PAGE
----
This is a discussion on .45 ACP vs wild boar within the Defensive Ammunition & Ballistics forums, part of the Defensive Carry Discussions category; It worked....eventually. Would I ever take my .45 hog(hawg) hunting? No. For handgun, it would be my Desert Eagle .44 Mag. Usually, I use a ...
It worked....eventually. Would I ever take my .45 hog(hawg) hunting? No. For handgun, it would be my Desert Eagle .44 Mag.
Usually, I use a bow or my 45-70.
Was the fellow in the video and idiot? Maybe. Did he load up the .45 with some JHPs and decide to go hog hunting? Well, then he is an idiot.
Was he trying out some new hard cast ammo, limiting his range to 15 feet, and the camera man got sick? Maybe he was not an idiot.
If I am carrying my .45 through suburbia one day, and a wild boar comes charging, will I not shoot it with my .45 cause I know it is not the ideal weapon of choice for wild boars? You bet your blind side I am shooting that boar.
Many years ago a local casting company gave us free samples of a 155gr LSWC in .45, along eith their load data. We loaded them and killed a few feral hogs pretty cleanly with 1911s and one old 1955 target S&W 25. The hogs didn't seem to think that oddball load was inapropriate when hit with it.
Try not to screw up so bad they name the screw up after you. (Station 15 saying)
NRA Certifed Instructor
Hogs can be hard to kill! I've been put a tree before by hogs because I left the gun in the truck while filling up the deer feeders, its not fun to be chased by them. This guy was lucky that he at least had a pistol on him! Because of the grissle plate over there shoulder I carry a 10mm. Working on some 240 grain jhp and some 250 grain jsp to see if I can get them to work.
A sword is never a killer, it is a tool in the killer's hand.
SENECA the younger
Roman stoic philosopher
4 B.C. - 65 A.D.
About 6 or 7 years ago I went on a boar hunt with my 45. I was using CorBon DPX+P. The boar went down with the first shot but took a love tap to put it out of its missery. This was at a game reserve and the boar was at 257 pounds. Here are a couple of pics.
Charging hog,time for the claymore
"Outside of the killings, Washington has one of the lowest crime rates in the country,"
--Mayor Marion Barry, Washington , DC .
I'll pass on going after a wild hog with a .45 ACP. As a back up maybe, but definitely not a primary hunting caliber.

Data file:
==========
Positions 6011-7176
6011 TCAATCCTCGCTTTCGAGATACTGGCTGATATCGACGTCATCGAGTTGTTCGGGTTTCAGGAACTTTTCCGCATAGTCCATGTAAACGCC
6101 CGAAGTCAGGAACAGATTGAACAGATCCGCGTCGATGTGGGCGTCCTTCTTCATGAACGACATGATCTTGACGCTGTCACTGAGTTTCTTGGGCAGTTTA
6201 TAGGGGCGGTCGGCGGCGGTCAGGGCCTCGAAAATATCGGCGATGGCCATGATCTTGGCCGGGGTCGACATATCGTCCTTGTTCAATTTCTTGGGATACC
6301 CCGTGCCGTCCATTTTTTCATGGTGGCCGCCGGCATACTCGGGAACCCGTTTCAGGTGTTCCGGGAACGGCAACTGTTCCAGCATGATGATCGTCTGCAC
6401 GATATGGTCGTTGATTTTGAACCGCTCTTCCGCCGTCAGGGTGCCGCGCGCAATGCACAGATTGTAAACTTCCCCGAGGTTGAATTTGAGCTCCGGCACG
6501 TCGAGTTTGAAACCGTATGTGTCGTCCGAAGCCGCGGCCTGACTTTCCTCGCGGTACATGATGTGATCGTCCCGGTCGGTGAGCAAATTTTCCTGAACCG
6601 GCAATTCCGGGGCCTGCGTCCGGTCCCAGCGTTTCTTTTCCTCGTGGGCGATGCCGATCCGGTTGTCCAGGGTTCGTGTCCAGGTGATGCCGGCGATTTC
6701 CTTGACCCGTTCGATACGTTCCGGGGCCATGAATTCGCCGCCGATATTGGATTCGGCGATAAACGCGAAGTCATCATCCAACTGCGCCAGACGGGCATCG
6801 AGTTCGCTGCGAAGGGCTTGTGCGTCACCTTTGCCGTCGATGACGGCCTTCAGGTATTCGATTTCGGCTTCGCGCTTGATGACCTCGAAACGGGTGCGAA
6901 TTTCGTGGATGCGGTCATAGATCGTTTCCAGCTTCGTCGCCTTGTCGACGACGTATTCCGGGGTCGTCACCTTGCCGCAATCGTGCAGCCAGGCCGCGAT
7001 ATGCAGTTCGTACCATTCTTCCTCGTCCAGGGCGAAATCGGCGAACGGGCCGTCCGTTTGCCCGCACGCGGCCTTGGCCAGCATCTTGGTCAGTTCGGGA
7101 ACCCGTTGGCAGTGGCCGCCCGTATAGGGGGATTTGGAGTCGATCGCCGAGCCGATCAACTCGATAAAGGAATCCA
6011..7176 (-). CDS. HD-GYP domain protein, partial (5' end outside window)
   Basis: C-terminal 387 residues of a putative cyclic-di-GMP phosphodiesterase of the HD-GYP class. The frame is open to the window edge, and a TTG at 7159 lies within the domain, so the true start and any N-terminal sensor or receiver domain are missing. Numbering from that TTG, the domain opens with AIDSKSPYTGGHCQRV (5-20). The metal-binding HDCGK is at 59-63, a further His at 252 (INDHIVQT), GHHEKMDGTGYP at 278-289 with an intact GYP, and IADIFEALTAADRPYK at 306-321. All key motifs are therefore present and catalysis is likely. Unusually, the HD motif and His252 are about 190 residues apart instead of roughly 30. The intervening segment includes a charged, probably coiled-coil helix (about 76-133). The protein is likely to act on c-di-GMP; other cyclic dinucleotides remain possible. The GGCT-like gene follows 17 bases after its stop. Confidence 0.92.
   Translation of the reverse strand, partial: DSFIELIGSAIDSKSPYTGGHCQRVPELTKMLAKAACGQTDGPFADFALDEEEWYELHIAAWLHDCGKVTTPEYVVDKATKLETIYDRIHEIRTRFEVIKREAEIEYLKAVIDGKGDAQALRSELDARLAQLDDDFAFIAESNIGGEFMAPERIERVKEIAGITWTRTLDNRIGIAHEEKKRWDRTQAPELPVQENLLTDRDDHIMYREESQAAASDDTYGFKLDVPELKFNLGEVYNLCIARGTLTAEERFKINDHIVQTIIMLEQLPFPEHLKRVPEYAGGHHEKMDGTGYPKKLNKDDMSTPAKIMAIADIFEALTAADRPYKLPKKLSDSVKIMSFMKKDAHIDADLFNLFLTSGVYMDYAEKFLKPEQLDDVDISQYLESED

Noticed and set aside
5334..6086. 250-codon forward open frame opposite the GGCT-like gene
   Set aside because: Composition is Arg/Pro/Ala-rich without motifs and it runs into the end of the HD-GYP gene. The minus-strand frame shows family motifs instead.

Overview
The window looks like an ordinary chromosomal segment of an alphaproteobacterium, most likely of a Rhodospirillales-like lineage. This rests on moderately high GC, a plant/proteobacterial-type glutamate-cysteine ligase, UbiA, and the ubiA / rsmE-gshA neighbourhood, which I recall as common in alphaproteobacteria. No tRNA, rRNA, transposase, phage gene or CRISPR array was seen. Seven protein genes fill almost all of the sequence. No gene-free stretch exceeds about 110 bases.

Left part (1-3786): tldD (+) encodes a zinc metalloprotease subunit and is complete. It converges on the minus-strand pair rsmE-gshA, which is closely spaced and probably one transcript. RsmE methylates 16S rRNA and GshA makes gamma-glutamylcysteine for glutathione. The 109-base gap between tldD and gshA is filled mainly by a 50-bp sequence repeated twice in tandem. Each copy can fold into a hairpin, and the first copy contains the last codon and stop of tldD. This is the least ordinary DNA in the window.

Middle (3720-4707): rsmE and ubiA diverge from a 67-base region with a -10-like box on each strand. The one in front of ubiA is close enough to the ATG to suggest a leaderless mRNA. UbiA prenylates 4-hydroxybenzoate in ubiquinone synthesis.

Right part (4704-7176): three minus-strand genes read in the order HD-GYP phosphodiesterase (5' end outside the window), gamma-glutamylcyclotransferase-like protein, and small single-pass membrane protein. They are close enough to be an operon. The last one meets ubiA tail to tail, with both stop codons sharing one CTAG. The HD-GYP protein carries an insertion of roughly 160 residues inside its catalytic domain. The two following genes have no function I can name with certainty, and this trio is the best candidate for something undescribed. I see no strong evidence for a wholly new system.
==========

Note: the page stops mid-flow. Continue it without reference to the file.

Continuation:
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NRA Life Member
This is the internet. Don't believe everything you read.
Pigs, as with people and any other vertebrate, it's still ALL about where that bullet goes. I've killed a lot of hogs with a .22 behind the ear.
If you're using a handgun on a hog you're gonna want to go with CAPACITY over CALIBER.
Better yet... use a SHOTTY!
Range (distance), angle, type of ammo (target semiwad, fmj, hp, lead, etc,), and most importantly, placement all play a part in how fast an amimal goes down. Between Florida and S Georgia, I've killed more than my fair share of feral hogs. And yes, I've killed them with everything from 22lr to .44mag. Including 556, .38spl, 30-30, 30-06 and even, ................wait for it............45acp. I assure you a shot placed just below and behind the ear, from the distance proper to the firearm, will nearly always drop one stone. I can also assure you on a 300lb boar hog, shot just behind the shoulder in what on most animals would be considered "the pocket", may absorb a 30-30 LeverEvolution at 65yds and continue to stay upright. Had a 300lb'er take a 30-06 LightMagnum in the pocket at 100yds and require a finishing round.
Yes, boar hogs have a shield of grissle (edit, to say more properly, scar tissue buildup) behind the shoulders for protection from other boar hogs. If you look at a boar's tusks and cutters, they are designed to stab in and cut by hooking upwards. When boars fight, they drive into one another shoulder to shouler and hook at the other, attempting to cut into the other's vitals behind the shoulder. It is incredibly tough stuff, per measure. Take into account a tough hide, designed to withstand briars, thorns, and other environmental nastiness that prevents other animals from traveling as deep into badlands as hogs will, and depending on the food sources and availability of food, the amount of sub q fat on the animal, an incredibly dense set of muscle and bones, and you have yourself a rather tough- to- bring- down with- one- hit puppy.